Azimuth thrusters come in different configurations, though the commonest ones are the Z-drive configuration and L- drive configuration. The former are diesel-powered while the latter can be powered through electric or hydraulic means (Dutch Thruster Group). A Z-drive configuration thruster consists of a horizontal input shaft, a vertical one placed in the azimuthing column as well as another horizontal shaft for output that has two gears at right angles (Pneu-Grip). For the L-drive configuration thruster that uses mechanical means, the motor is placed within the ship. The power (to the motor) is transmitted using bevel hears. On the other hand, for electric powered L-drive configuration thruster, the motor is placed in the pod and links directly to the propeller (SL News).
Azimuth thrusters are better than bow thrusters because they offer better maneuverability to the ship. They are also energy-efficient, not to mention the fact that the ship space is used efficiently (SL News). However, their biggest advantage is that they can be an alternative to the commonly used propulsion- as well as rudder-steering devices as they can undertake both these functions efficiently when better maneuverability is needed. Therefore, they come in handy during dynamic positioning, docking and ship escort (Dutch Thruster Group).
Due to their efficient nature and flexibility, azimuth thrusters are now being configured to operate even in ice conditions. This has enabled shipping companies to widen their scope of operation even in unfavorable weather conditions, and also to traditionally challenging geographical areas. This has opened up business opportunities in many places as well as maximized the usage of ships. Exploration of oil and gas in previously inhospitable Arctic waters has also been made possible (Rauti &Linborg).
Retractable thrusters are commonly used to offer auxiliary propulsion. They are sometimes used to increase a ship’s capability to stay in position. These thrusters are placed below the hull of the vessel. When not in use, the thruster ‘retracts’ completely into the hull. Retractable thrusters are generally placed in the bow of the ship. Here a tunnel can be built during the construction of the outer well. This tunnel will enable the thruster to function as the bow thruster when the ship reaches shallow waters (Nauticexpo). Additionally, retractable thrusters can be modified to work as azimuth thrusters and be used as auxiliary propellers that will come in handy during dynamic positioning and at times of emergency propulsion. This is because its retraction reduces water resistance almost instantly (KHI).
Retractable thrusters are ideal, especially for water vessels that have to maintain a position for some period of time, such as research vessels, supply boats and shuttle tankers. The lifting and lowering of the thrusters is achieved just at the push of a button. Lastly, the thrusters are designed in such a way that they fit exactly with the hull’s surface when they are retracted. This is meant to reduce drag (KHI).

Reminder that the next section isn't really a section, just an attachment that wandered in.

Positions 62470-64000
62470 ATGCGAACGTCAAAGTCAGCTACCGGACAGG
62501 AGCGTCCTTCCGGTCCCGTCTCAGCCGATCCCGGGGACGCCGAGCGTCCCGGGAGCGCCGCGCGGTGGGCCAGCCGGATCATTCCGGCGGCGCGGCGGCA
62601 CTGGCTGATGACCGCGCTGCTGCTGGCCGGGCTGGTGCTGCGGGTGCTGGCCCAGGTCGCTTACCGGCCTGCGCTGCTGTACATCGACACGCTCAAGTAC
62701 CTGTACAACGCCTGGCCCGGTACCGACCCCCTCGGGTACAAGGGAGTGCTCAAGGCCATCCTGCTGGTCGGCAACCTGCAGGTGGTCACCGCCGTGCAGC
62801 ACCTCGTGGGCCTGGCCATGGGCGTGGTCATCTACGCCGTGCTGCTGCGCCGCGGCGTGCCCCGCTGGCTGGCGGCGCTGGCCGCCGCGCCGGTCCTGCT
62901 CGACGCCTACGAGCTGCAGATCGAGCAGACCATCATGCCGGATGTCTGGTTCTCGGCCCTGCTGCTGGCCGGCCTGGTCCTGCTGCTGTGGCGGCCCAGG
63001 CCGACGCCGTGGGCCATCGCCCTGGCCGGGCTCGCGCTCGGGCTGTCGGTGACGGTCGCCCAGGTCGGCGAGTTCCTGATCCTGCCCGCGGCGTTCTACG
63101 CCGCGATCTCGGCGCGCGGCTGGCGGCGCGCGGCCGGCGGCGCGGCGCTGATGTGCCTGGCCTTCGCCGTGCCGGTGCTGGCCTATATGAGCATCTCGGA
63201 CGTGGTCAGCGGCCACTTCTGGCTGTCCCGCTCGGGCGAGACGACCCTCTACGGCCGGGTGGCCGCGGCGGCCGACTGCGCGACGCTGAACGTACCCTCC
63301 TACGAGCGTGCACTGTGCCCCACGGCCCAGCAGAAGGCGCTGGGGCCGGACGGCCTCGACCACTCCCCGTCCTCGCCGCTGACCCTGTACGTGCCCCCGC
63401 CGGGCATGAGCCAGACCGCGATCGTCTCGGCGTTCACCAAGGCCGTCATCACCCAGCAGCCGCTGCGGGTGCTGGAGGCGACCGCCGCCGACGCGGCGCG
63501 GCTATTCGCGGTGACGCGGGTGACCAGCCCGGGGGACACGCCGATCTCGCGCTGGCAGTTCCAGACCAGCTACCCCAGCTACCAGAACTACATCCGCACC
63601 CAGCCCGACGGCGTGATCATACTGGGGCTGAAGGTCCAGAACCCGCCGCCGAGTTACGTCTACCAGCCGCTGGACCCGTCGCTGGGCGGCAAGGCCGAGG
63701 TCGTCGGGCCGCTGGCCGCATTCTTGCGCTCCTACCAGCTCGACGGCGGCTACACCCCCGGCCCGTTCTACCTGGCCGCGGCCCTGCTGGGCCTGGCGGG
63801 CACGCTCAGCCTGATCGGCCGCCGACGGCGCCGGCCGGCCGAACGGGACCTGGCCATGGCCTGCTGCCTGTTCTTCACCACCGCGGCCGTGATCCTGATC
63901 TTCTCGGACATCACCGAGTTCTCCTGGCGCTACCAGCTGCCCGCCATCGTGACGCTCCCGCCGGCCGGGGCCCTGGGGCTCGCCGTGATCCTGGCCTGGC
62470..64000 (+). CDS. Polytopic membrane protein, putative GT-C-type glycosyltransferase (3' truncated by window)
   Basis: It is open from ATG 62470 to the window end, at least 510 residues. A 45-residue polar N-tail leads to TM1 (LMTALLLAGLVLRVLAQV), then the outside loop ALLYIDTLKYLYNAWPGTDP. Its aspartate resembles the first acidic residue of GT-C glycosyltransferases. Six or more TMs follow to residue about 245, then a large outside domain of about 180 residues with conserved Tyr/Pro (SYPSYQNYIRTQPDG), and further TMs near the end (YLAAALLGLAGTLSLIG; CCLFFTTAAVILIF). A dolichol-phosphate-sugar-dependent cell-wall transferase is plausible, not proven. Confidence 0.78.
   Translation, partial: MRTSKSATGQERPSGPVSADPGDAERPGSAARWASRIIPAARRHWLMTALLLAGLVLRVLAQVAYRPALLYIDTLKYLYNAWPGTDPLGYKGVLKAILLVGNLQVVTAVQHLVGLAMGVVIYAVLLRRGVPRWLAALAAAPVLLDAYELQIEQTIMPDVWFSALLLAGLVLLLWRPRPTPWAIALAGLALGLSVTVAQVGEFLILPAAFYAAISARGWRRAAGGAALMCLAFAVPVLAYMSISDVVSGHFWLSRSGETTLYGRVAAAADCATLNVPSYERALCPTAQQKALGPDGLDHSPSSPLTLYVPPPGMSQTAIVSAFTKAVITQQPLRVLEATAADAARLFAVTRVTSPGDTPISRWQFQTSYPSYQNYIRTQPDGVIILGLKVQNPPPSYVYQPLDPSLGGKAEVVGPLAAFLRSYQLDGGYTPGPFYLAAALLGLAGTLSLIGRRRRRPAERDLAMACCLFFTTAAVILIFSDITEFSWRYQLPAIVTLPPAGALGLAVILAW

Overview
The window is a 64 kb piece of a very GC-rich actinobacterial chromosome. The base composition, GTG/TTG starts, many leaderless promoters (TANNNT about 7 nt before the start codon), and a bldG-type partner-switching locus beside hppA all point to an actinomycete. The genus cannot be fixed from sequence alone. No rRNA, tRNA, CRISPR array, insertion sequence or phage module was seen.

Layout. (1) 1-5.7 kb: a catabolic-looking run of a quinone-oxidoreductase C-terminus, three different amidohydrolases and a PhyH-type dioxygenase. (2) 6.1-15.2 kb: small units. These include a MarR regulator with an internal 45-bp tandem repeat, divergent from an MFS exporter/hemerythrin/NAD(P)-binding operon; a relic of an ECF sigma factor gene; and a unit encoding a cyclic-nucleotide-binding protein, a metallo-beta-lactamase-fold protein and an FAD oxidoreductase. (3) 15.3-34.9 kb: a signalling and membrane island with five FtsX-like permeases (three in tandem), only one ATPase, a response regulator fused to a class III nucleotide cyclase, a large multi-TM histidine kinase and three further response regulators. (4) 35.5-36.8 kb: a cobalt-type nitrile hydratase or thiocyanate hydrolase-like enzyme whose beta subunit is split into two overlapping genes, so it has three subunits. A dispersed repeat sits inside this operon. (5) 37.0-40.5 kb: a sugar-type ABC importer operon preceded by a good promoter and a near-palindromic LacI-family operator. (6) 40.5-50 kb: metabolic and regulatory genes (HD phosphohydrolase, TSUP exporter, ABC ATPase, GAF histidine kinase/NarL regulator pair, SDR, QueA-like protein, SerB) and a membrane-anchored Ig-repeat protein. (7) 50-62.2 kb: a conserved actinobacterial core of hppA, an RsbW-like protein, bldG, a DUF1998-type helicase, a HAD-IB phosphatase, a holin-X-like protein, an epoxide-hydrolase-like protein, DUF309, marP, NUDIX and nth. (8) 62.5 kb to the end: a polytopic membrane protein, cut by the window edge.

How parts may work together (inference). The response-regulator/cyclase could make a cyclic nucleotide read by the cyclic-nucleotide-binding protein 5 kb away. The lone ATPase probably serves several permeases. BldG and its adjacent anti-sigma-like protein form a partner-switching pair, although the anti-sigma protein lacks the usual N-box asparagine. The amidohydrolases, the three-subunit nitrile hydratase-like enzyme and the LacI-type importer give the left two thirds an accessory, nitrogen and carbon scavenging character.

The three types of thrusters discussed above are the main ones that have been used in marine engineering. However, as it has already been mentioned in the paper, new types are being developed to deal with specific challenges. This has led to the development of thrusters which are mentioned below;
Counter-rotating thrusters; these types of thrusters were necessitated by the demand for smaller thrust tubes and the minimization of noise levels. They have been used extensively in the commercial sector (Hydromar).
Pivoting thrusters; these are retractable thrusters that rotate around a pivot. They are placed at the forward end of the vessel and are used at locations that restrict their height (Hydromar).
Fixed directdriven thrusters; these have their motor placed in a watertight pod located inside the thruster tube (Hydrmar).
Thrusters are imperative on any water vessel because of the safety that they guarantee. It also facilitates the fine movement of a ship, particularly when care is needed, such as during arrival and departure at the port and navigating through shallow waters. The azimuth thrusters promise a whole new way of water transport. This is because their development will enable ships to negotiate the most dreaded peril by all mariners, such as icy waters (Darbyshire). This will no doubt reduce the number of accidents in the water space. The advancement of thrusters that are meant to overcome certain deficiencies in the previous thrusters also promises a whole new experience for voyagers (Travel News).